March 6, 2015
What will it take for women to prove themselves behind the camera in Hollywood? Some version of this question always lurks around the edges when discussion turns to the “Celluloid Ceiling” in Hollywood. The term refers to (not just but especially) the American movie industry’s dismal record when it comes to women working as directors, producers, cinematographers . . . basically, any aspect of movie production other than acting (where there also exists a gross imbalance between mainstream movies focused on men and boys and those focused on girls and women). Every year, Martha M. Lauzen and her colleagues at the Center for the Study of Women in Television and Film at San Diego State University issue reports that lay out the sad numbers and charting what progress—or lack of progress—they represent. They’ve recently issued The Celluloid Ceiling: Behind-the-Scenes Employment of Women on the Top 250 Films of 2014, and the numbers remain discouraging: “In 2014, women comprised 17% of all directors, writers, producers, executive producers, editors, and cinematographers working on the top 250 (domestic) grossing films. This is the same percentage of women working in these roles in 1998.”
With numbers like that, no wonder some may wonder, “what will it take for women to finally break through in Hollywood?” But if a student were to take away only one thing from reading through Screen Ages, it would be this: the question is not when or if women will break through and prove themselves, but how they have been systematically excluded from an art form and industry—the American movies—that they were centrally involved in creating and in which they participated in every aspect of production. Simply put, there’s nothing to “prove.” No women, no American movies. In Screen Ages, you can find profiles of some of these giants of the first quarter century of American movies, including Alice Guy Blaché, Lois Weber, and Mary Pickford. On this blog, I’m going to be featuring other important artists who helped make Hollywood, Hollywood, beginning today with Frances Marion.
If you love movies but have never heard of Frances Marion, you’re not only missing out on learning about one of the most prolific and influential American movie makers, but you’re also experiencing how our collective senses of American movie history have worked to reinforce the exclusion of women from Hollywood. Frances Marion was one of the important screenwriters in the history of American movies. In an active Hollywood career starting in the early teens, when she got her start working for the director and studio owner Lois Weber, and lasting until the early 1940s, when the changing business practices of Hollywood studios made it harder and harder for her to be as involved in all aspects of movie production as she had been for decades, Frances Marion’s output was astounding. She wrote hundreds of scripts and was involved in the production of over one hundred movies. A quick look at her IMDB credits is almost overwhelming.
Although she was known primarily as a screenwriter (or “scenarist,” as screenwriters were known in the silent era), “writer” doesn’t really capture the breadth of her contribution to the movie production process. The fantastic web site of the Women Film Pioneers Project quotes Marion from a 1919 magazine article describing her job: “Stories, working scenarios ready for the director to proceed, tarrying with him through every scene as it is filmed; editing and cutting the complete product and title-writing every bit of it.” In the screen ages before the studios era, jobs on the movie set were not as narrowly defined as they would be later (part of the process that, as Marion’s case demonstrates, began to limit the power and influence of women filmmakers). Stars would work closely with specific writers and directors, and the synthesis and synergy of their combined creative talents really defined the “authorship” of movies in the teens and twenties.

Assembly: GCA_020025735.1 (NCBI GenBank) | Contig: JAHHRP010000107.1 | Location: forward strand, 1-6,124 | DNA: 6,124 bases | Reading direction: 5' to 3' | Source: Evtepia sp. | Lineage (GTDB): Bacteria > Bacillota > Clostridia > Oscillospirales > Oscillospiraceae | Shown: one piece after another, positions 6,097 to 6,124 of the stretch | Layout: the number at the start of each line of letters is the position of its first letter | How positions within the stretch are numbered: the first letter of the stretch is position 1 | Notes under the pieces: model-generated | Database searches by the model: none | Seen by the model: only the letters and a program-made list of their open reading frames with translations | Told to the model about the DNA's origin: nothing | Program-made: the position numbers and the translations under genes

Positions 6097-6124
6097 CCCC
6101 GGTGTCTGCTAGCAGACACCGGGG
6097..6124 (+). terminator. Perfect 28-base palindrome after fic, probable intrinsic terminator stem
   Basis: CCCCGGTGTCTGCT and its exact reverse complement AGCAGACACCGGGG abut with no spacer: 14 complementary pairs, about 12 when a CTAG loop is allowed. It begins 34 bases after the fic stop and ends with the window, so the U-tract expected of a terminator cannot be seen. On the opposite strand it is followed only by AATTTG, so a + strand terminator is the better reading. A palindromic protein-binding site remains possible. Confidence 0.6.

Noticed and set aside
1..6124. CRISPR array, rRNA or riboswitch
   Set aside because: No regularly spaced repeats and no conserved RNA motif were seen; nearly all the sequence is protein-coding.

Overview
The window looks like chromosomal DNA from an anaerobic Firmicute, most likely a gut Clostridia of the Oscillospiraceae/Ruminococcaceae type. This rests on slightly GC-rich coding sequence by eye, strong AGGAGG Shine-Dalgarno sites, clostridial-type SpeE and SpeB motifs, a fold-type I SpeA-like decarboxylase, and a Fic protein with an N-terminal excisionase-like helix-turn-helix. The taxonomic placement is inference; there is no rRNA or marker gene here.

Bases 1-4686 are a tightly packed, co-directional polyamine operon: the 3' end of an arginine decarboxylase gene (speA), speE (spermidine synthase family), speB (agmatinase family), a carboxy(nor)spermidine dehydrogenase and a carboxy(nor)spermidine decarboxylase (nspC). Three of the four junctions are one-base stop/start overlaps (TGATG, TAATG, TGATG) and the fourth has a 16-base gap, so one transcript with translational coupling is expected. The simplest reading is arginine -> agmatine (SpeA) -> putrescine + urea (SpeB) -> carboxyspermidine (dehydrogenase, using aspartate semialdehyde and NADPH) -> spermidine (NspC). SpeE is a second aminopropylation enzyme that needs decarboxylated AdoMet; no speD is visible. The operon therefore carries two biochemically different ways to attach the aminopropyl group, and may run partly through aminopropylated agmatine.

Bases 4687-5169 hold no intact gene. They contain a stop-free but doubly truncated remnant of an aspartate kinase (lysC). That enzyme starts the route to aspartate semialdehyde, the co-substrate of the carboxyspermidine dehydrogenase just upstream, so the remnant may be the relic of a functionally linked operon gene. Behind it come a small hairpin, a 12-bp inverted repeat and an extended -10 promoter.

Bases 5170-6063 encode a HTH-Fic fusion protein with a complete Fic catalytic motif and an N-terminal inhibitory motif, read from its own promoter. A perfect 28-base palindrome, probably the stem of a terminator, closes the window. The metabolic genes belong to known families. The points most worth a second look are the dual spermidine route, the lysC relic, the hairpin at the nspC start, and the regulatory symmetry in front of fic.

Marion enjoyed a particularly close and productive relationship with Mary Pickford, one of the biggest stars of the silent era and still one of the biggest stars to every appear in Hollywood movies. The two worked on some of Pickford’s most definitive movies, including Rebecca of Sunnybrook Farm (1917), The Poor Little Rich Girl (1917), and Stella Maris (1918). At least three times Marion also directed her own scripts, including The Love Light (1921) starring Pickford and Marion’s then-husband, the star Fred Thomson (who died tragically young in 1928 at age 38). As you can see from the poster, Marion’s credit as both writer and director were selling points for the movie, showing just how famous Marion was among film fans as well as movie pros.
This picture of Marion and Pickford, taken at the height of their popularity and influence, shows not just two of the most powerful filmmakers in 1920s Hollywood, but two of the most powerful in American movie history. Arriving in Los Angeles soon after the movie industry had moved to the west coast, Marion and Pickford as much as D.W. Griffith or Charlie Chaplin were responsible for the creation of “Hollywood” as an idea and as a synonym for the movies in general. Marion’s writing and influence shaped what we think of as a “movie” and defined the art form of American cinema. As both she and Pickford demonstrate, when it comes to women in movie production, there’s nothing to prove.